Social media has very quickly integrated itself into every aspect of your day. When you wake up, you mindlessly scroll through your Facebook feed. Then, you catch the latest news on Reddit or Twitter as you sip your cup of morning coffee.
When your mind wanders at the office, you hop onto Instagram for a few minutes. You then get distracted again when your friend sends you a Snapchat. After work, you notice your cousin’s latest vacation photos on Facebook. You hit “like” to show your excitement, but deep down you feel jealous.
When it’s time to turn in for the night, you crawl into bed and shut off the lights. But instead of sleeping, you grab your phone and hop back on Reddit where you lose yourself in a sea of distressed and negative comments about the latest disaster that’s hit the news cycle.
Whether we like it or not, social media is part of our everyday lives. But while social media offers us opportunities like staying in touch with loved ones, it also has the power to influence your thoughts, feelings and overall wellbeing.
The Negative Effects of Social Media
Hearing that social media isn’t good for you probably isn’t a mind-blowing revelation. After all, plenty of news reports referencing correlations between social media and poor mental health have popped up over the years. However, given the connection it can bring, it’s difficult for many people to cut back or let go.
But does social media actually affect your mood and behaviors? Luckily, researchers have continued to dig deeper in search of more answers.
In a recent 2018 study, researchers from the University of Pennsylvania studied social media’s effects on depression, anxiety and loneliness. The study found that limiting social media use to 30 minutes a day actually decreased these conditions to help participants feel better.
Other studies have looked at how social media amplifies our inclination to compare ourselves to others. For example, one study found that women felt worse about themselves after interacting with social posts from someone they felt was more attractive than them.
And countless others have shown that symptoms of depression and anxiety can be made worse as a result of social media use. If you already struggle with low self-esteem and feeling inferior,
you’re more likely to compare yourself to others. Social media simply amplifies this toxic behavior by giving you easy access to what others post on their pages.
Besides increased feelings of depression, anxiety and loneliness and lower levels of self-esteem and self-worth, social media use has been linked to other effects like sleep deprivation, memory loss and a decreased attention span.
Why Does Social Media Affect Our Mental Health?
So, why does social media use have such an impact on our overall wellbeing? And even when we know the consequences, why do we keep scrolling through Facebook and Instagram?
The answer has to do with our brain’s reward system. When something good happens, a “feel-good” chemical called dopamine gets released. So, when you eat a delicious meal, exercise, win a competition or get a compliment from someone, dopamine helps you feel happy and satisfied.
The same is true with social media. As human beings, we’re all naturally seeking social validation from those around us. When you get a notification from Facebook or see someone reacting to your post, a rush of dopamine hits your brain that makes you feel good. This is similar to how drugs like opioids or cocaine make you feel.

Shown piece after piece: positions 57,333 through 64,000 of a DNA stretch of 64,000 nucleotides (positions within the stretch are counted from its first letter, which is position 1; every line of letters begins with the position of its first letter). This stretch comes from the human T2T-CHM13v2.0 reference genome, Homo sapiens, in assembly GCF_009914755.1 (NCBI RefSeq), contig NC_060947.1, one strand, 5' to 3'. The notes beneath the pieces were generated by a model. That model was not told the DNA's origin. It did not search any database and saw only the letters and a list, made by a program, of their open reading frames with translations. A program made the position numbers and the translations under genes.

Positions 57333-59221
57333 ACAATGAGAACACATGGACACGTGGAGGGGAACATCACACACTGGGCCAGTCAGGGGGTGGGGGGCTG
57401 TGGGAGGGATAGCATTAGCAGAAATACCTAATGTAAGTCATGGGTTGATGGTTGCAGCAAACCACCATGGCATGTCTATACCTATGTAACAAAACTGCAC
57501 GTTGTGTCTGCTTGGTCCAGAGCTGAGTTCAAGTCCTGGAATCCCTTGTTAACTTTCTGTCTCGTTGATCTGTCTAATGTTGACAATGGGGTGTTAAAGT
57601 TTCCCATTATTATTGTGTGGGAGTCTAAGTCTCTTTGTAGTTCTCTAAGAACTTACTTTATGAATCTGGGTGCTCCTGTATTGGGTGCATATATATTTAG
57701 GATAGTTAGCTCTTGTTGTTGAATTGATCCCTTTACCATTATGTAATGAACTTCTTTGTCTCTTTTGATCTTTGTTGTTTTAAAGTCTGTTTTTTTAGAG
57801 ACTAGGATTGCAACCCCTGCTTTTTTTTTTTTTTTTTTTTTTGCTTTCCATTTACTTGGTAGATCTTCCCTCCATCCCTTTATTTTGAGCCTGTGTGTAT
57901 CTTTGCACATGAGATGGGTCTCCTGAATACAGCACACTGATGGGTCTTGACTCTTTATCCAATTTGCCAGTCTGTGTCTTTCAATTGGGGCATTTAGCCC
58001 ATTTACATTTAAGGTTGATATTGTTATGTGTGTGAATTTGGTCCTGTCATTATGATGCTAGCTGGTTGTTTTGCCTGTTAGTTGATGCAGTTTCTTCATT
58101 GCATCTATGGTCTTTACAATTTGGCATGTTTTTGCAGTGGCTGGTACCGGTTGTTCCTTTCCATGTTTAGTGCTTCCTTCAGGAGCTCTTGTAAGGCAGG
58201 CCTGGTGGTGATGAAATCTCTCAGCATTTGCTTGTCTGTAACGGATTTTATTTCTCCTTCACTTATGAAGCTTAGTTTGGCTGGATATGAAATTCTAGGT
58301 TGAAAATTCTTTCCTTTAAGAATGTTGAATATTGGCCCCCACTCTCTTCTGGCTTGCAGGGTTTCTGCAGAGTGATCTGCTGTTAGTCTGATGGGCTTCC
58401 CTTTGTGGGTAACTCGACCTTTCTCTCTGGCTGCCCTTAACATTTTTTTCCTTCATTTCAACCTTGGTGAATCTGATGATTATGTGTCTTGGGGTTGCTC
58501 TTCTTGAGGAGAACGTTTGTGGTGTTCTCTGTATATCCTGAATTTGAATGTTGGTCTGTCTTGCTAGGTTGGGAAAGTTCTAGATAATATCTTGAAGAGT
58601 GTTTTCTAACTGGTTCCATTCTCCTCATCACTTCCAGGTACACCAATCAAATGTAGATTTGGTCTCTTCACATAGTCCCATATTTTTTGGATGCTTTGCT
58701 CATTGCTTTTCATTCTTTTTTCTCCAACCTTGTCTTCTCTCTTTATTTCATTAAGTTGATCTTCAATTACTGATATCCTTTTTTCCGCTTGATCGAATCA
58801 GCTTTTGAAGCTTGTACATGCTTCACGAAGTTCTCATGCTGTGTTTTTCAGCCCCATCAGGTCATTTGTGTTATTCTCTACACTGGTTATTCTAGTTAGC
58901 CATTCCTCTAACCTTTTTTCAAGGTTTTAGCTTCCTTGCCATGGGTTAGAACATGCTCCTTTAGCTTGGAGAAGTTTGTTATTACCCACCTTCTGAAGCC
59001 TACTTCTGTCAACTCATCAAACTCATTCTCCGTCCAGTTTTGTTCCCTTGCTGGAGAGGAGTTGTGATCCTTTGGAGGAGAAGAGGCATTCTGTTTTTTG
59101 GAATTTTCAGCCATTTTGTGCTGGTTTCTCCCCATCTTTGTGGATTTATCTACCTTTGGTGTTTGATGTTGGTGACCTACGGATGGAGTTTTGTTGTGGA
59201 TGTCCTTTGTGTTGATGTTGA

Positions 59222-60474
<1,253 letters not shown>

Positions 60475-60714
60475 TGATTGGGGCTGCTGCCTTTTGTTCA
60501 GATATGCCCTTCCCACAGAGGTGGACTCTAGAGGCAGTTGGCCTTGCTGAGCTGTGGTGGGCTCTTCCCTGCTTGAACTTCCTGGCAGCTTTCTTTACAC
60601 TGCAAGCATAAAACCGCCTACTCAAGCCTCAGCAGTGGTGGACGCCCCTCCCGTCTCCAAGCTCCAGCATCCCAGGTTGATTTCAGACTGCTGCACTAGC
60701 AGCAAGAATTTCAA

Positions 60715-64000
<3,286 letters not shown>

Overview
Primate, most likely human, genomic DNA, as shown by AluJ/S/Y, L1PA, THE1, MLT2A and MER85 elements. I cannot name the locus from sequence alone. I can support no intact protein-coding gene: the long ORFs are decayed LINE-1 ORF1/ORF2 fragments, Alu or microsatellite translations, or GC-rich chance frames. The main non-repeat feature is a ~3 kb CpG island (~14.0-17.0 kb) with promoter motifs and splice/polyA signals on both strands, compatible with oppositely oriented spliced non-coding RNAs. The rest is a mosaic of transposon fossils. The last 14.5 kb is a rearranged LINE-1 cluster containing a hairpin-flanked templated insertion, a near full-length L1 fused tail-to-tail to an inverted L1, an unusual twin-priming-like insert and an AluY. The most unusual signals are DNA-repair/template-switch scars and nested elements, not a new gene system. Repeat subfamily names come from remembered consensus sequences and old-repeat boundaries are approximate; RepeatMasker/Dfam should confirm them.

And just like with drug use, your brain quickly learns to rely on social media notifications and public approval from others in order to feel good. Ultimately, this craving for hits of gratification on social media has you coming back again and again to check your news feed, even when you know it isn’t good for you.
How to Limit Social Media’s Negative Effects on Your Mental Health
Just like anything else, social media is a mix of good and bad. Social media platforms like Facebook, Instagram, Reddit and Snapchat have given us incredible opportunities to stay connected with our loved ones and learn more about the world around us.
But truth be told, experiencing the world is much more beneficial than learning about it on a tiny, bright smartphone screen.
If you’re looking to limit the negative effects of social media, start by cutting back on the amount of time you spend on it. Many smartphones can tell you how long you’re spending on social media to help you be more cognizant of your time.
Use that extra time to talk to a family member, friend or co-worker face-to-face. Take a walk outside or head to the gym for some exercise. Crack open that book you’ve been meaning to read. These activities are healthier for you and can make both an immediate and long-term difference in your mental health.
If you suffer from depression or an anxiety disorder, it’s even more important for you to engage in activities that don’t reinforce negative thoughts or emotions. Staying away from social media posts that trigger your mental health disorder can help you maintain a positive outlook on life and avoid the temptation for an immediate dopamine rush that you can get from drug use.
Get to the Bottom of Your Addiction at Fountain Hills Recovery
Effective addiction treatment takes more than simply addressing the substance abuse. In many cases, depression, anxiety or another mental health disorder is lurking below the surface, influencing your drinking or drug use.
At Fountain Hills Recovery, we take a personalized, dual diagnosis treatment approach to help you get to the bottom of what led to your substance abuse in the first place. Our staff can help you fully heal and learn to manage your co-occurring disorder in healthy ways, rather than only treating the symptoms of addiction.